"I'm not one to shy away from making an investment if there's a bigger payoff down the road," says White. "Art is the illusion of a loftier reality," Ralph Waldo Emerson once wrote. But reality becomes loftier sometimes because of our illusions. Ideas thrown into the air at a public meeting became the 10-mile Riverwalk, the renovated Tivoli Theatre, a breathtaking Rigoletto production, the Loose Cannon gallery, a set of lithe statues by resident Daud Akhriev on the Market Street Bridge, the pantheon of odd but sometimes inspirational sculptures on the waterfront, and, of course, the Tennessee Aquarium.
"I've lived here 30 years; I hope to live here 30 more," says White. "When you think of all the changes that have gone on in Chattanooga during that period of time, the arts have played a big part in it. I hate to see that be curtailed or slowed down. I think we have a wonderful future here economically and I'd like to see the arts and the whole cultural aspect of life be a continuing part of that."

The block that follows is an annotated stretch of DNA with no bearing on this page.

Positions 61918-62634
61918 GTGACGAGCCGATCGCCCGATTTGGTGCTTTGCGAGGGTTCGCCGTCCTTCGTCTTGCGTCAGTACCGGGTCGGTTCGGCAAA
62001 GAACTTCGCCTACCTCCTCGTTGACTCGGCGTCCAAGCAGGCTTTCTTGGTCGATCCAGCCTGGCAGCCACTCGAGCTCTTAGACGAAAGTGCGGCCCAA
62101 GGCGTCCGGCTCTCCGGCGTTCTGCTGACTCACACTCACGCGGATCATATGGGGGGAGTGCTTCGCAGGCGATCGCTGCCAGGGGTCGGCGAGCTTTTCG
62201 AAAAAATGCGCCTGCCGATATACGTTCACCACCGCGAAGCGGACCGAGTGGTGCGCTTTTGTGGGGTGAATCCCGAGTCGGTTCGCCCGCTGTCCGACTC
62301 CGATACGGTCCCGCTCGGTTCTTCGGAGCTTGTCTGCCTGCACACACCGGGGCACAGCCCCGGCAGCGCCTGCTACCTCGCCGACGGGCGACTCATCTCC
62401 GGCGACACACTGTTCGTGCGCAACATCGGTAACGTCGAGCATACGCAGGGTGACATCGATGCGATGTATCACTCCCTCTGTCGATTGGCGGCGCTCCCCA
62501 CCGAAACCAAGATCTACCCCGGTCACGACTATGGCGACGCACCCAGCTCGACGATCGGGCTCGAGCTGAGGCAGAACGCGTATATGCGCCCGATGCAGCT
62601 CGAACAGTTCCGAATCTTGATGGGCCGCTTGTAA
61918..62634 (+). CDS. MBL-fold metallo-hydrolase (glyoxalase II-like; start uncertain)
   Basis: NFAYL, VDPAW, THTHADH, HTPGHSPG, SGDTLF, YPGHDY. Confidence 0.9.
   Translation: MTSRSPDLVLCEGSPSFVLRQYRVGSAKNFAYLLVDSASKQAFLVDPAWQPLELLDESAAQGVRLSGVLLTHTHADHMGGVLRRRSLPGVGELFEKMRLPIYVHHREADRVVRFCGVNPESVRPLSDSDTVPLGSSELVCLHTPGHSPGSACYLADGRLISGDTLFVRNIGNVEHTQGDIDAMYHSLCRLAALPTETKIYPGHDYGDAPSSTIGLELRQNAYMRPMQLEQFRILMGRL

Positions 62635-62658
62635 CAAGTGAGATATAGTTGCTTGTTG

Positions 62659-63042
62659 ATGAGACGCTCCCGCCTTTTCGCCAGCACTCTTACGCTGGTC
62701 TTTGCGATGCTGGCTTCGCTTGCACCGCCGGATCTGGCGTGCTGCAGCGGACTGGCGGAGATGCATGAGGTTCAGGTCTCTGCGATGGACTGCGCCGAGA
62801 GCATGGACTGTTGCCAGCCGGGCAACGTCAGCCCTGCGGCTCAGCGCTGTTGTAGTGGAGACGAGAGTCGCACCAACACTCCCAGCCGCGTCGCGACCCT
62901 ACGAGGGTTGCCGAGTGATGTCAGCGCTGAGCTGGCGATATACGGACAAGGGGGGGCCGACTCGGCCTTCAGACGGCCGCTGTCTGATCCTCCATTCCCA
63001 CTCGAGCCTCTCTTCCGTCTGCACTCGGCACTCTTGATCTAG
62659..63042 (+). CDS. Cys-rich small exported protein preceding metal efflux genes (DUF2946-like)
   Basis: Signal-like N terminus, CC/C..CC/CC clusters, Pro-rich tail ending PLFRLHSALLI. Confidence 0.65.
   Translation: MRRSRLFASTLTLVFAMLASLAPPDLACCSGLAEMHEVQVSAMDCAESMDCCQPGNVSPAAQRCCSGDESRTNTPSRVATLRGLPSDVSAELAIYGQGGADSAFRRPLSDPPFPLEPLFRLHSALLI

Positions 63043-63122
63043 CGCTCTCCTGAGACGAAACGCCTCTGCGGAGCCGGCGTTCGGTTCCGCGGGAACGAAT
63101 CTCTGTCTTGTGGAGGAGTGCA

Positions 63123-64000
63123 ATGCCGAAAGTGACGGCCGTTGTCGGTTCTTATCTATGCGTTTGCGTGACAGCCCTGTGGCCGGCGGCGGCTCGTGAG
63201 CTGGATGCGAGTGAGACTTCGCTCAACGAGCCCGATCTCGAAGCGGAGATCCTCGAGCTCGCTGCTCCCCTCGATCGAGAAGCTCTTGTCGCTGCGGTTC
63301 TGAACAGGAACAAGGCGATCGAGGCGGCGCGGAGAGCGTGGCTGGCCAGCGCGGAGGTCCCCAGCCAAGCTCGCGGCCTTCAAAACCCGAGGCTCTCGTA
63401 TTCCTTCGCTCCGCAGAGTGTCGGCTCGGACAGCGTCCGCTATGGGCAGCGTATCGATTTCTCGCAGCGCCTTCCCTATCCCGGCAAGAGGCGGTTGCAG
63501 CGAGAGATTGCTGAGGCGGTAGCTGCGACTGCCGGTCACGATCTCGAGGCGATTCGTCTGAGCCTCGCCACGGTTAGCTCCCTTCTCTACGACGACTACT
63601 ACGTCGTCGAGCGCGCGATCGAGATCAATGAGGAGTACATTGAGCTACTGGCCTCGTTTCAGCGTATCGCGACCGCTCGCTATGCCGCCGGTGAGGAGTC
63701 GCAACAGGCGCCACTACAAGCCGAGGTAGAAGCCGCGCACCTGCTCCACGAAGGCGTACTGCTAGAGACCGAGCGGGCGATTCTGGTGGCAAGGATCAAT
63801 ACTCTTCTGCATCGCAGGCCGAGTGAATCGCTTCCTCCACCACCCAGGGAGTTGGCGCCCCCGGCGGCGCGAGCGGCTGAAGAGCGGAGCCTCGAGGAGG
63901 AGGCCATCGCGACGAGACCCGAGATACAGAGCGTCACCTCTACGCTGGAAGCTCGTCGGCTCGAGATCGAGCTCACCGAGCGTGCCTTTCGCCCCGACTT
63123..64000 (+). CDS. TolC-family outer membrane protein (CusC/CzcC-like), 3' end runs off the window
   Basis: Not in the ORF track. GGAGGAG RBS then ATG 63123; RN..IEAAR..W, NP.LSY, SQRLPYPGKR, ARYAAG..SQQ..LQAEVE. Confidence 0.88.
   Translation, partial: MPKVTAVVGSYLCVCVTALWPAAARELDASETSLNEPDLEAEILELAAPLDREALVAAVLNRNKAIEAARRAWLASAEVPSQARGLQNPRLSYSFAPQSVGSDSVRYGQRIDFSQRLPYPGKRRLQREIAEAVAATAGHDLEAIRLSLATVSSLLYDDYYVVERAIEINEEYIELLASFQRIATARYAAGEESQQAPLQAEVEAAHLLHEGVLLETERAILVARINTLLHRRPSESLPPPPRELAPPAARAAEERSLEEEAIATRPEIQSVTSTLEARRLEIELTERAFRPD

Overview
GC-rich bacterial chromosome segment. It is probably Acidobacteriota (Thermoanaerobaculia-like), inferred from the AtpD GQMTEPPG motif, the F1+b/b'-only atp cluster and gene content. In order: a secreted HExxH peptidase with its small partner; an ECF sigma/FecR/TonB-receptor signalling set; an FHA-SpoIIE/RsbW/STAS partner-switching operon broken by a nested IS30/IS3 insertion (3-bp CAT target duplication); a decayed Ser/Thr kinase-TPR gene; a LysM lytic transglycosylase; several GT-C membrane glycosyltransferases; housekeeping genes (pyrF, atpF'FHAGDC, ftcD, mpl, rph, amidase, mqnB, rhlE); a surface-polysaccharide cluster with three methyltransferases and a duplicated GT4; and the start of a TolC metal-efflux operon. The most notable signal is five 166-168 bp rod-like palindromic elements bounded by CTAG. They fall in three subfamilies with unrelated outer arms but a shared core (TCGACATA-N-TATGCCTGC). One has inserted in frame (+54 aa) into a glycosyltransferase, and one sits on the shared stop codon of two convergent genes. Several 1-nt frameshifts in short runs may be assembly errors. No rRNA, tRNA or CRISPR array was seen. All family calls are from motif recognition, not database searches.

Despite a long list of challenges - under-funded public school art programs, a narrow and shrinking donor base, sketchy connections to young, non-wealthy artists and audiences - Imagine Chattanooga 20/20's planners feel buoyant. People do not live forever - but their hopes and dreams do. "This is a peak time for the arts," decides Holmberg. Talented artists are moving in, new galleries are opening, key institutions such as the Hunter Museum of American Art and the Chattanooga Symphony & Opera are achieving financial stability and reaching more diverse audiences with new programs. "Everybody has trouble raising money these days, but it's nothing to be upset about. We've got a good story to tell. We just need to get it out there," she explains.